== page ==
“If that baby was not inside the mother but was outside, the child-protection system would be swinging into action. But because it is a baby that is not yet out in the world, harmful things are happening that people think it is maybe not desirable but that is their choice as an expectant mother.” Early intervention and prevention is key, argues Macleod, adding that Children in Scotland, which also held a seminar on this issue recently, believes that the argument for universal services is “indisputable”.
“We are firmly of a view that the best way to optimise children’s wellbeing is if we have a universal provision of support for children and their families. If you look at countries that do well, that is delivered by a universal early childhood education and care service that meets the developmental needs of children while at the same time supporting parents in the path of parenting that child effectively.” While Scottish Labour leader Johann Lamont recently called for a national inquiry into child protection, Macleod states she has seen more child-protection reviews in her lifetime “than you can shake a stick at.” Rather than introducing an even more complicated system of reporting and bureaucracy, she argues we should be heeding the lessons from success elsewhere and providing good quality, universal services that support parents and optimise the wellbeing of all our children.
The Scottish Government’s stated ambition is to make Scotland the best place in the world for children to grow up. Speaking at the event in Edinburgh, the Minister for Children and Young People, Aileen Campbell MSP, said the Government is committed to these principles of early intervention and prevention. She said it is seeking to underpin its efforts with legislation and the new Children and Young People Bill will help to strengthen children’s rights and enable them to flourish.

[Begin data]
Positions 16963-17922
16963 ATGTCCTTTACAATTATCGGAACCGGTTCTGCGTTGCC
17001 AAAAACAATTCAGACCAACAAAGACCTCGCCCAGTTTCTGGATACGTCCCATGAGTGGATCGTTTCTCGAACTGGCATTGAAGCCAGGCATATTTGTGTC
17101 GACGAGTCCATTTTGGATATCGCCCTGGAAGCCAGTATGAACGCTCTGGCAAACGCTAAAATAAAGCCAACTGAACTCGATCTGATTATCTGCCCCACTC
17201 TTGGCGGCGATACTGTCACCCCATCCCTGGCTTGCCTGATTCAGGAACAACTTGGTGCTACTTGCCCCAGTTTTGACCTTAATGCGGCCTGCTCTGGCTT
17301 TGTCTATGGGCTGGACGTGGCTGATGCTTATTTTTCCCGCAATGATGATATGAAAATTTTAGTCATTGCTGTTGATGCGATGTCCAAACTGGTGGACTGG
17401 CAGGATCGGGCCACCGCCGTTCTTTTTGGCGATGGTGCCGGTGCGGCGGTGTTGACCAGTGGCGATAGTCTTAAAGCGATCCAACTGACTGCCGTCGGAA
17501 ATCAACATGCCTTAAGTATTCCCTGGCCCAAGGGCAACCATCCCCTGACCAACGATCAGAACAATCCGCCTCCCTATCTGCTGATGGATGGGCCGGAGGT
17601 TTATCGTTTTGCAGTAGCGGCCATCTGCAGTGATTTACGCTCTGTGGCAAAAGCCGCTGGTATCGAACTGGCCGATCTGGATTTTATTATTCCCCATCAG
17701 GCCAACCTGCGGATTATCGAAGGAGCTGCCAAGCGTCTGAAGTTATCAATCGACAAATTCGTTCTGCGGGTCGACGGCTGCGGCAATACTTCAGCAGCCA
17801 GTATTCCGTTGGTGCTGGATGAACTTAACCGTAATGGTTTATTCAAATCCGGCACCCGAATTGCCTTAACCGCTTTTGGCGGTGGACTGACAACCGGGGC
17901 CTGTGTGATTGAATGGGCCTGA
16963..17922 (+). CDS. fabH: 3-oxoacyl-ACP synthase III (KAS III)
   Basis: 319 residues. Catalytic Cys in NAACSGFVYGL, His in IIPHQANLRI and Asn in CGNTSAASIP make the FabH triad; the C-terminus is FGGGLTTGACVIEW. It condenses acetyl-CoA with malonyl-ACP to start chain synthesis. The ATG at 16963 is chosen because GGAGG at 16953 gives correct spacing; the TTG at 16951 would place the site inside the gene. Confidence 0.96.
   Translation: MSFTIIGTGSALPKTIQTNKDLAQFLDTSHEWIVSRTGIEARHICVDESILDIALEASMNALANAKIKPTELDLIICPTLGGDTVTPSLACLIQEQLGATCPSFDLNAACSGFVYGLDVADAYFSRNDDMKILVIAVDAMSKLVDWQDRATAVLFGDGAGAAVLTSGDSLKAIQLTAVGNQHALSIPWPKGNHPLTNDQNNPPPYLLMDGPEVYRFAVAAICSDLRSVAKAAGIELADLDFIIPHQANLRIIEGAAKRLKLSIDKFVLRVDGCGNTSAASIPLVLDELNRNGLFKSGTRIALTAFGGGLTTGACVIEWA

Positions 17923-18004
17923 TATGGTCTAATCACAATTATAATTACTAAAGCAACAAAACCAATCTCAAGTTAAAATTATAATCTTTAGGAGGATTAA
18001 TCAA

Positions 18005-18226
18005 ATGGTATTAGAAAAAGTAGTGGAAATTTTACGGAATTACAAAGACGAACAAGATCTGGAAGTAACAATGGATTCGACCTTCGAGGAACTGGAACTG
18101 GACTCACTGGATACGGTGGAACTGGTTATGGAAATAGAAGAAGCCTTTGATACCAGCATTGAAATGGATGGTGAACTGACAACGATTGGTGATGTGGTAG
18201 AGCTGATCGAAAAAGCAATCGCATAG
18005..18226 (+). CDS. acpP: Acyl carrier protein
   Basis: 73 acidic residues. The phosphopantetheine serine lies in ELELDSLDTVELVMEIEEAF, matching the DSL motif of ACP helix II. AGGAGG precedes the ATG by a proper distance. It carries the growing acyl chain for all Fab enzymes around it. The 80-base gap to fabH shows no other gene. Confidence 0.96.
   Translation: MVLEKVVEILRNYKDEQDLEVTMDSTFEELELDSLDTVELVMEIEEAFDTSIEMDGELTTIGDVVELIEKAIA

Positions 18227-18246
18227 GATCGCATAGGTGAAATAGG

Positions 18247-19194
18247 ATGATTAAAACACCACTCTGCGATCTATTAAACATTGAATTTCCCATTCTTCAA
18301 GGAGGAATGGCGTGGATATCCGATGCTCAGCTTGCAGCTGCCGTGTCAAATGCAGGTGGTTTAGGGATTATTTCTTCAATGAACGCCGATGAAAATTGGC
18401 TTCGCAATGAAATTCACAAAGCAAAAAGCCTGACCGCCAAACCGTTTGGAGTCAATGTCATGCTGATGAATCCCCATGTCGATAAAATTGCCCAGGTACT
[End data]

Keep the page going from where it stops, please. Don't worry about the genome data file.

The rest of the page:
“This is a fundamental step in our ambition to make Scotland a nation at the forefront of children’s services, one that continues to find better ways to offer better life chances to every child in Scotland,” she added.
In launching the inquiry, Holloway expressed the panel’s intention to listen to and learn from action already under way in Scotland’s communities. Examples were shared, such as the El Sistema children’s orchestra in Raploch where around 80 per cent of the area’s children are now involved in the Big Noise – one of those involved joked that you can’t throw something in the area without hitting a cellist; as well as Action for Children’s “magical” Roots of Empathy programme which enlists baby teachers in classrooms to help reduce aggression among schoolchildren and raise social and emotional competence. This evidence will be reflected in the panel’s report in which it will make specific recommendations for tackling child neglect in Scotland. The report will be published by September this year and the charity hopes it will influence policy, strategy and service delivery.
“Where the neglect is caused by public indifference, professional omission or parental deficiency, we need to focus on solutions,” said Allan Burns, Action for Children’s chair.
“We need to affect public policy, affect the change in policy by putting children’s wellbeing right at the centre of public life.
“We need recognition of the kind of actions that can work and can sow the seed of sustainable, ongoing improvement.”